An Anniversary Apart: Managing Grief


 

Last Sunday, 3-20-2020, would have been the 52d anniversary for Carl and me had he not died in August.

I make this post here and not Cancer Diary, although Carl died from Cancer, because Carl was an important member of the MSI Press staff from its inception in 2003 until the month before he died. He was still working on typesetting tasks on July 23, 2021 when he fell and was admitted to Stanford, then sent home on a very short 10-day hospice. 


I am also including it here, on Caturday, because our cats were a very important part of Carl's life. Particularly Intrepid, who lived up to his name yet snuggled with Carl every night and, like Carl, died of cancer three years ago, resulting in a book named after him, and Murjan, shown here, who never know whether he was dog or human but certainly did not consider himself a cat, could be found at Carl's elbow every day, especially at mealtimes. He was a very polite cat and would wait his turn for food, and one could have a fairly long (5-10 minute) conversation with him while he would react by licking a hand, looking in the eyes, rubbing his head against a face. It seemed like he just may have understood the conversation. 

Murjan died one month to the day after Carl died. Also from cancer.



So, the anniversary table was set with the usual cultural mishmash but festive pieces that best represent the nature of our lives, spent on unrelated-to-each-other continents and in countries that have been from time to time unreachable: runner from Belarus, poppies from California, dinner plates from Jordan, dessert plates from Bahrain, beer stein from Germany, cups from China (given to me when I was working in Korea), sugar bowl from Iran, and, quite appropriately, silverware and napkins leftover from Carl's memorial in San Juan Bautista. Of course, Murjan was honored with an empty bowl at the place he usually occupied.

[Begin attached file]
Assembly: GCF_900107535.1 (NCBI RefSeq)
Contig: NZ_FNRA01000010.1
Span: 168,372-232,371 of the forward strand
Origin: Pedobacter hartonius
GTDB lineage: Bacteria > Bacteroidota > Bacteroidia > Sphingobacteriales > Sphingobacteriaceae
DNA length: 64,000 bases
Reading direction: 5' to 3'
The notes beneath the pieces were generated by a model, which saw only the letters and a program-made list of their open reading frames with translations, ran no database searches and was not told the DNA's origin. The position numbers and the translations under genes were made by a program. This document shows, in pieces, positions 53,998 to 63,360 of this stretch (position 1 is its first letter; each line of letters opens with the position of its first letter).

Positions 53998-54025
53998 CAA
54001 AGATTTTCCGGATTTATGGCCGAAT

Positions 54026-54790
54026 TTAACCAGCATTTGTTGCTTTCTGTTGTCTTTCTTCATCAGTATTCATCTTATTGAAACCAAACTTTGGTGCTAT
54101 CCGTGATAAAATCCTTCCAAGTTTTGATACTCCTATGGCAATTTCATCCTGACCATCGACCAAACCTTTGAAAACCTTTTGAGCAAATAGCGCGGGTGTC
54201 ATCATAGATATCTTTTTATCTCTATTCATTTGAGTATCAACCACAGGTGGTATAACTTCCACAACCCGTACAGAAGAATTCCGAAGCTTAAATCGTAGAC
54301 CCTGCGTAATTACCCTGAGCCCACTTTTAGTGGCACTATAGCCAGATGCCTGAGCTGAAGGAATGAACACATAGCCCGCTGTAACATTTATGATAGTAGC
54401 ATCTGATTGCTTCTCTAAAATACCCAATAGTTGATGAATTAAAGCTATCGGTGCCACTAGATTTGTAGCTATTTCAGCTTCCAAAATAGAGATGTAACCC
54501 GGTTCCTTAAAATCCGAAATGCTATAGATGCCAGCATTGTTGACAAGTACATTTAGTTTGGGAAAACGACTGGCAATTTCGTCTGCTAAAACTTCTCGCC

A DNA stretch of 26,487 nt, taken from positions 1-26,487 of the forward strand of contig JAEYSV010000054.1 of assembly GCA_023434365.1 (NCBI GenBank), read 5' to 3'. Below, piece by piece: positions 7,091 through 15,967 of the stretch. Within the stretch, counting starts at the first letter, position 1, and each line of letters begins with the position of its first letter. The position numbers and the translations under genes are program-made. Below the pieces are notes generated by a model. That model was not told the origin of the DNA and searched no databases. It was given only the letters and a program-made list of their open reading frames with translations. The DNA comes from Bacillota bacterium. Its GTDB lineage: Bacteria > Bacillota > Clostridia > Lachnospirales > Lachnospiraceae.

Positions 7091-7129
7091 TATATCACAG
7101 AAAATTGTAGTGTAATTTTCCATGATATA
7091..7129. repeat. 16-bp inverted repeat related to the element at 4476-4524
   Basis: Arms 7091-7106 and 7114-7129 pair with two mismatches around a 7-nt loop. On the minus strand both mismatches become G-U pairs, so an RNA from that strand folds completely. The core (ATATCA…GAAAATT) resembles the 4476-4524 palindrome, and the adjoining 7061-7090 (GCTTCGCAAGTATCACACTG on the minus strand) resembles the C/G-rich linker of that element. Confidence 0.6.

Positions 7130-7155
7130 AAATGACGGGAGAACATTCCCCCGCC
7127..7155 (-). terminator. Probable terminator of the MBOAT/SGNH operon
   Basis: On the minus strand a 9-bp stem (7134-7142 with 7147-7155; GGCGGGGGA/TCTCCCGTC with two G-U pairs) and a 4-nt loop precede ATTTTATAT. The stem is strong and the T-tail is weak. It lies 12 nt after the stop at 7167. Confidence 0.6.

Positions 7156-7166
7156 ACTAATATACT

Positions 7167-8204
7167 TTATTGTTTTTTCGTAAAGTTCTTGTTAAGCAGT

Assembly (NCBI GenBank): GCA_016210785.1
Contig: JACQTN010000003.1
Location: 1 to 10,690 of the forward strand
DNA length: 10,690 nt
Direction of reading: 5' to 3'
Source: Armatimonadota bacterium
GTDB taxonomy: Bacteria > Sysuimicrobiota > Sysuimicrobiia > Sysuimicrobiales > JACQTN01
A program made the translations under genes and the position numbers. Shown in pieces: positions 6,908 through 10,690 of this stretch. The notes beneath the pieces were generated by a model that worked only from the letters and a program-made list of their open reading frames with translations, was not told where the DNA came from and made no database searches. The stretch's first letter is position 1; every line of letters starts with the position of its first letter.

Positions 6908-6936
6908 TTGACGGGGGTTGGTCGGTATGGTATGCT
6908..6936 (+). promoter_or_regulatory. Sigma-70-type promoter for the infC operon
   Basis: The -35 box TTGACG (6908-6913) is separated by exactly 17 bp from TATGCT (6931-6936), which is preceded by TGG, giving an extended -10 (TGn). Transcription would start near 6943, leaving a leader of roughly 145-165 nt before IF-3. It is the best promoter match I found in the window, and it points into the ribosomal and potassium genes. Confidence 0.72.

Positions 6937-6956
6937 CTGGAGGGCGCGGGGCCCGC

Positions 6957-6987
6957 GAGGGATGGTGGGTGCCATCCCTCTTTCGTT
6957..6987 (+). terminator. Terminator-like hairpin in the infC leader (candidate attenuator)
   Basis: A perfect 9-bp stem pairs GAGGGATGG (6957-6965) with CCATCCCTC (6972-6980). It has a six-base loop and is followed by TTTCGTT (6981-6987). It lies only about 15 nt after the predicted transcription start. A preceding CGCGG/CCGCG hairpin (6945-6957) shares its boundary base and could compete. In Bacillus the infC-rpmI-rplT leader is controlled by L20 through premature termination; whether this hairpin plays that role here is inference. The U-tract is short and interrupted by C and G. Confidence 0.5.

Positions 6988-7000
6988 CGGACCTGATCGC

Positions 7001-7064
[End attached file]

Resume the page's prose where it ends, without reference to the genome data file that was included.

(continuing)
That table was so in need of its two missing anniversary participants: One could only enjoy the meal that came in honor of those who had left, leaving in their places the near-embodiment of grief that even a half-year later steals into the heart and into life and maybe always will, especially at such poignantly remembered moments as a "family" around a celebratory table.

RIP Carl. RIP Murjan. 
Both of you are missed by more people than one can easily count.
The hole you have left in lives cannot be filled.


For more posts on Carl, click HERE.

For more posts on Murjan, click HERE.

For more posts on cancer, click HERE.

For more posts on grief, click HERE.

For more posts on cats, click HERE.

For more Caturday posts, click HERE.


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